Grace's Guide To British Industrial History

Registered UK Charity (No. 115342)

Grace's Guide is the leading source of historical information on industry and manufacturing in Britain. This web publication contains 147,919 pages of information and 233,587 images on early companies, their products and the people who designed and built them.

Grace's Guide is the leading source of historical information on industry and manufacturing in Britain. This web publication contains 147,919 pages of information and 233,587 images on early companies, their products and the people who designed and built them.

Edward Heaton and Son

From Graces Guide

of the Star Boiler Works, Holt Town, Manchester.

1875 'A PONDEROUS STEAM BOILER.— On Thursday some interest was excited at the upper end of the town [Abergavenny] at the appearance of a boiler of huge dimensions, which was being conveyed from the goods wharf at the London and North-Western Riilway Station to the mill of Messrs. Tucker Brothers. The boiler, which was 27ft. long by 7ft. in diameter, and weighed 16 tons, was drawn upon a low powerfully built trolley, constructed for the purpose, by an excellent train of eight of Messrs. Tucker's horses, and was accompanied by several of the workmen from the foundry of Mr. Edward Heaton, Holt Town, Manchester, where it was constructed. .....' [1]

1876 New Patents: Edward Heaton, of Manchester, for improvements in apparatus for punching or perforating boiler plates and other metal plates; 26th April. [2]

1888 'A BIG BOILER.- On Friday evening last the employees of the Kinson Pottery with a few friends were invited by the proprietor (Mr. W. Carter) to a supper at the Lyceum Hall to commemorate the laying down of a new boiler. The boiler is follows:— A Lancashire boiler 7ft. in diameter, working pressure 100lbs. It was manufactured by Messrs. Edward Heaton and Sons, Holt Town, Manchester, to the specification of the Manchester Steam Users Association. The weight of the shell alone is 14 tons. It was hauled to the pottery from the Poole Railway Station by Mr. C. Bantem, of Newtown. Fifteen horses were required to drag it on account of the heavy and hilly hills to the pottery. About 150 sat down to the supper, which was a most substantial one, consisting of roast beef and mutton and plum puddings. ....'[3]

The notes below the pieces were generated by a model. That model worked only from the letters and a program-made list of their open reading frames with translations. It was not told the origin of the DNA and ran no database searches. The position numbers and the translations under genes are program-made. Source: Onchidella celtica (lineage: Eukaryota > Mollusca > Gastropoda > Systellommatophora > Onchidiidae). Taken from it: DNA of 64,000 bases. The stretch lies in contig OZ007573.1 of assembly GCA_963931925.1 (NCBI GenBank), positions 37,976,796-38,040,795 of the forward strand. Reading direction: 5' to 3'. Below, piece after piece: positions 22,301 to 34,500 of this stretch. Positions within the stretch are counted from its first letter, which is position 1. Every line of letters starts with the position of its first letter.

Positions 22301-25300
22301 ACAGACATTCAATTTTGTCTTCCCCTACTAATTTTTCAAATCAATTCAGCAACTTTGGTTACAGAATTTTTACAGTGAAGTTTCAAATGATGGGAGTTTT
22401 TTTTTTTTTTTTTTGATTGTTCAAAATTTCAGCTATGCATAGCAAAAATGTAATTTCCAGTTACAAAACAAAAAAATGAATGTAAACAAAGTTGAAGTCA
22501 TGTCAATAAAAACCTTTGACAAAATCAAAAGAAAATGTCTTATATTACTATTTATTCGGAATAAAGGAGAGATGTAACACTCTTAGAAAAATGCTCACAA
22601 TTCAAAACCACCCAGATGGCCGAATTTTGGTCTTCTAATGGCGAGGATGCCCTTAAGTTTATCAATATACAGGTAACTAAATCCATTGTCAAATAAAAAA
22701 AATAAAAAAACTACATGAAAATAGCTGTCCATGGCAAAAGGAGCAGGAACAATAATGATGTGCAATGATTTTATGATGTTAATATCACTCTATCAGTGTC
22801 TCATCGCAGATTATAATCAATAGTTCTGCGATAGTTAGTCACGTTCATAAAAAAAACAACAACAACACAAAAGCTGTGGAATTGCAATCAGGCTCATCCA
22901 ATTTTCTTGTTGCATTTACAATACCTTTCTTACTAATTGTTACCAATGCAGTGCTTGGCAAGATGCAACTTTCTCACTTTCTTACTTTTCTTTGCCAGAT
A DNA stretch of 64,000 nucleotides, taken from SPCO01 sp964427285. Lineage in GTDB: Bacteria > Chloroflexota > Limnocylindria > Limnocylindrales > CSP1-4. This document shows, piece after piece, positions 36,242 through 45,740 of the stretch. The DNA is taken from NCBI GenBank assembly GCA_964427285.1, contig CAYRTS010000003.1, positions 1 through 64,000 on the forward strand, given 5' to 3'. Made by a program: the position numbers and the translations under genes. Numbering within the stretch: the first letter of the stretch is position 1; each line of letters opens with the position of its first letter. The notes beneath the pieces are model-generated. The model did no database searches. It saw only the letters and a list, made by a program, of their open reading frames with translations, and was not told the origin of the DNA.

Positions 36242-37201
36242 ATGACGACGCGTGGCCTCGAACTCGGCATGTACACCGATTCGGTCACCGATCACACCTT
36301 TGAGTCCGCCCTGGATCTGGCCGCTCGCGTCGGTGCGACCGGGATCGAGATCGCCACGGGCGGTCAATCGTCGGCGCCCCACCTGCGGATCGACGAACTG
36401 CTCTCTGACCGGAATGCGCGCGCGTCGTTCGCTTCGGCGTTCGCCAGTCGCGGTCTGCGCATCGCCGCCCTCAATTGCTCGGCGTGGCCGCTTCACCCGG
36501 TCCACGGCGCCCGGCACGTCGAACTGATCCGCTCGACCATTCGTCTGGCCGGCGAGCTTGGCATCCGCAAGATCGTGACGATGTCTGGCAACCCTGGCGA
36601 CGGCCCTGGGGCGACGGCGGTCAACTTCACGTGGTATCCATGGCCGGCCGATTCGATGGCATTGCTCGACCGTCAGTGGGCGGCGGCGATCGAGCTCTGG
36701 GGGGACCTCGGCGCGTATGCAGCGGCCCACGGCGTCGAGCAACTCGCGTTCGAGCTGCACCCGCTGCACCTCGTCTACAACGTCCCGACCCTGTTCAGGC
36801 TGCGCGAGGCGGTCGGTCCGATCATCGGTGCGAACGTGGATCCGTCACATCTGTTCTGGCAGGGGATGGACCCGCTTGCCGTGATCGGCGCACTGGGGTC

1909 Supplied three boilers for the new Manchester Infirmary [4]


See Also

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Sources of Information

  1. Abergavenny Chronicle - Saturday 27 February 1875
  2. Preston Herald, 6 May 1876
  3. Bournemouth Guardian - Saturday 24 November 1888
  4. Manchester Courier and Lancashire General Advertiser, 6 July 1909